“One thing that hasn’t changed is the need for more commercial and retail activity in Sheltontown. If Moore’s General Store or Busy Bee doesn’t have it, the other Dollar Generals will have it covered. We don’t want our community to look like 601-Rockford St. We no longer need grass, trees or flowers replaced by asphalt and cement. We are happy as we are.
Melissa Hiatt started with the six applicable points of the county’s land use plan. In part, the land use plan calls for use decisions that will preserve open spaces; maintain quality of life; encourage the development of underutilized buildings; create sustainable economic growth to include better paying jobs. She also noted that in the 2039 land use plan, this parcel of land is zoned rural, just as it is today.
She hammered that decisions should “encourage remote businesses in predominantly rural areas on a case-by-case basis if amenities are not already available nearby”. There’s no way she sees the need for a sixth dollar general within five miles of Sheltontown.
“Businesses built by Teramore don’t offer amenities that we don’t already have. We currently have two wonderful community family general stores within two miles. »
Conversely, Greensboro land use attorney Nick Blackwood found this rezoning request to be consistent with the county’s land use plan. “(It) appears that your land development ordinance itself contemplated this exact type of commercial development when this ordinance was enacted to allow this type of isolated commercial use to serve these specific rural areas that we are talking about here tonight .”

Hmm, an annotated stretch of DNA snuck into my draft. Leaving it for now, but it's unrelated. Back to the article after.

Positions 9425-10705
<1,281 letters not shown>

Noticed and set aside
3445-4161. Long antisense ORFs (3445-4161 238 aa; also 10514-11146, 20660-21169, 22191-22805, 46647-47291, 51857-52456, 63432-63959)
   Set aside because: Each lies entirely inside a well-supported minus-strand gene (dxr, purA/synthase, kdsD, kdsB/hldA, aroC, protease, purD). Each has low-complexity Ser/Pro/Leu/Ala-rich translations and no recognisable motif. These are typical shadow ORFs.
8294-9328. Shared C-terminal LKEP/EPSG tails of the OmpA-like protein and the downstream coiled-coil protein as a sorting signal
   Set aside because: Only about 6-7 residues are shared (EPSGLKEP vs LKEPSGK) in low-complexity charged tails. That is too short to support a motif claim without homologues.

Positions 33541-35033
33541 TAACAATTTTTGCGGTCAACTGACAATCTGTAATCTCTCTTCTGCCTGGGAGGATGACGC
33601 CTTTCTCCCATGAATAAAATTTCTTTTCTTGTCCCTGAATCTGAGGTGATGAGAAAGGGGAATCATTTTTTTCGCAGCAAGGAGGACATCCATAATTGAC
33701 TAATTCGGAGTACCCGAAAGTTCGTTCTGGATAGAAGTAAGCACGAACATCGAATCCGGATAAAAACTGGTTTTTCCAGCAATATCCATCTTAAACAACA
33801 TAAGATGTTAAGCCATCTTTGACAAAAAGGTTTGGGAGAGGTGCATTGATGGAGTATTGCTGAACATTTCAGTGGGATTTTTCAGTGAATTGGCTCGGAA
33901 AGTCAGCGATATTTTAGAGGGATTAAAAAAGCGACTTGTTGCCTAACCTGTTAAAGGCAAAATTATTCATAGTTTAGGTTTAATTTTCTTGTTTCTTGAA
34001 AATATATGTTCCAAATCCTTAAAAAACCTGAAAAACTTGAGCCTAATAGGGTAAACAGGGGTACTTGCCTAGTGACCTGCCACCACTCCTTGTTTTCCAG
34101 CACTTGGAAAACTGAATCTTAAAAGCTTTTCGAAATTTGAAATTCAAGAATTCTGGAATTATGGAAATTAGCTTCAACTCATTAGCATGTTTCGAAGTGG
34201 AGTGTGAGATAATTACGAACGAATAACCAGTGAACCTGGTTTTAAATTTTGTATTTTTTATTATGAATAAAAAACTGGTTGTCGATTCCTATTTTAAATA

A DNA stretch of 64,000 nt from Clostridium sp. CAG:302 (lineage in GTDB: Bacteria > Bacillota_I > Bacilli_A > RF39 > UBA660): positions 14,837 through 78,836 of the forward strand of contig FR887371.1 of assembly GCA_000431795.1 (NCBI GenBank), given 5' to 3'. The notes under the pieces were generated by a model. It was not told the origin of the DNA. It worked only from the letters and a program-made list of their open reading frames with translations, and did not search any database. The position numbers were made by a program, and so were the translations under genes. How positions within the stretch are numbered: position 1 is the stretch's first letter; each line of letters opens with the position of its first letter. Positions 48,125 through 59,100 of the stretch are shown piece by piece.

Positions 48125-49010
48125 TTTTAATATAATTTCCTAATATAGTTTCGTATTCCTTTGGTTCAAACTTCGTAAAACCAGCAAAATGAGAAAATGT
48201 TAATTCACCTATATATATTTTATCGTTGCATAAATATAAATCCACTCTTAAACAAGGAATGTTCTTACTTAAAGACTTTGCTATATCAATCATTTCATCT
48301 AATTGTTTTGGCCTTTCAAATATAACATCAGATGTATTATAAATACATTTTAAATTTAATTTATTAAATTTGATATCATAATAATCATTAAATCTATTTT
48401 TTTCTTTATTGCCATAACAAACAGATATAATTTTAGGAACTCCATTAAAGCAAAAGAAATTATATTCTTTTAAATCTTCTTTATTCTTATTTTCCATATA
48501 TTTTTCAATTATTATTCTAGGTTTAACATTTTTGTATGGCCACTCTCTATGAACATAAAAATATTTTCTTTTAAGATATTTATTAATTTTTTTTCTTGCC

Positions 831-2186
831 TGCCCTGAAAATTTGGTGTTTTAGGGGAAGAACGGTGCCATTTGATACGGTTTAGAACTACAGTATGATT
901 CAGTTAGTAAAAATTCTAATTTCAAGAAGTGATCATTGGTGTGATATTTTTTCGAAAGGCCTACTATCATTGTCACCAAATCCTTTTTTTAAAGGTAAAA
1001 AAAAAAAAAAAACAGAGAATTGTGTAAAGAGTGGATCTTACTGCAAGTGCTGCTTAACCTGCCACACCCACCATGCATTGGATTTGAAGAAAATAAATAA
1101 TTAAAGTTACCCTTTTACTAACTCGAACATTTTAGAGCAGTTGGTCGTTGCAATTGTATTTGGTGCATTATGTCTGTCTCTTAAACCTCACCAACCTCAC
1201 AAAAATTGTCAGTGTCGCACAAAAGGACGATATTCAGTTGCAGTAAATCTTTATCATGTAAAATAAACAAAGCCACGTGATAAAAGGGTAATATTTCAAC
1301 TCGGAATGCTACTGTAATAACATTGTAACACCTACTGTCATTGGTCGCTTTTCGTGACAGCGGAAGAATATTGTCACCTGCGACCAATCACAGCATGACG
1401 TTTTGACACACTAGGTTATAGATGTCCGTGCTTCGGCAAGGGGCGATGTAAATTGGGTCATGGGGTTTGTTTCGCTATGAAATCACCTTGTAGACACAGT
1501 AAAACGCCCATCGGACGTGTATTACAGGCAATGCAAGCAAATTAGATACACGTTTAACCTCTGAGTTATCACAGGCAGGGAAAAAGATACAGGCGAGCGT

Mike Fox, who represented Teramore on the planning board, concluded: “Just a reminder, this is a land use decision… This is the use that the board is considering tonight, and they’re looking at whether or not it meets your plan, which we think. It does. We believe that it is not for land use decisions to pick winners and losers. »
At the air pump at Moore’s General Store on Wednesday, a local resident said he saw no need for more retail options: ‘We have one in Bannertown, why do we need it here? ? Where are they going to put it anyway? »
Add Betsy Davis to the list of those who say needs are met. “In Sheltontown we have all the amenities we need in our current community stores and if in the event that one crazy day – that has never happened – they have nothing, there are five Dollar Generals less of five miles, and two of those within two, I think our bases are covered. We chose to live in this area precisely because of the quiet rural environment and I hope it will stay that way.
Inside Moore, Tarren Wright was checking out when she picked up one of the bright yellow panels. “I think there are too many Dollar Generals. (Moore’s) is so convenient and offers gas, food, accessories, tackle, beer, jerky and fishing supplies.”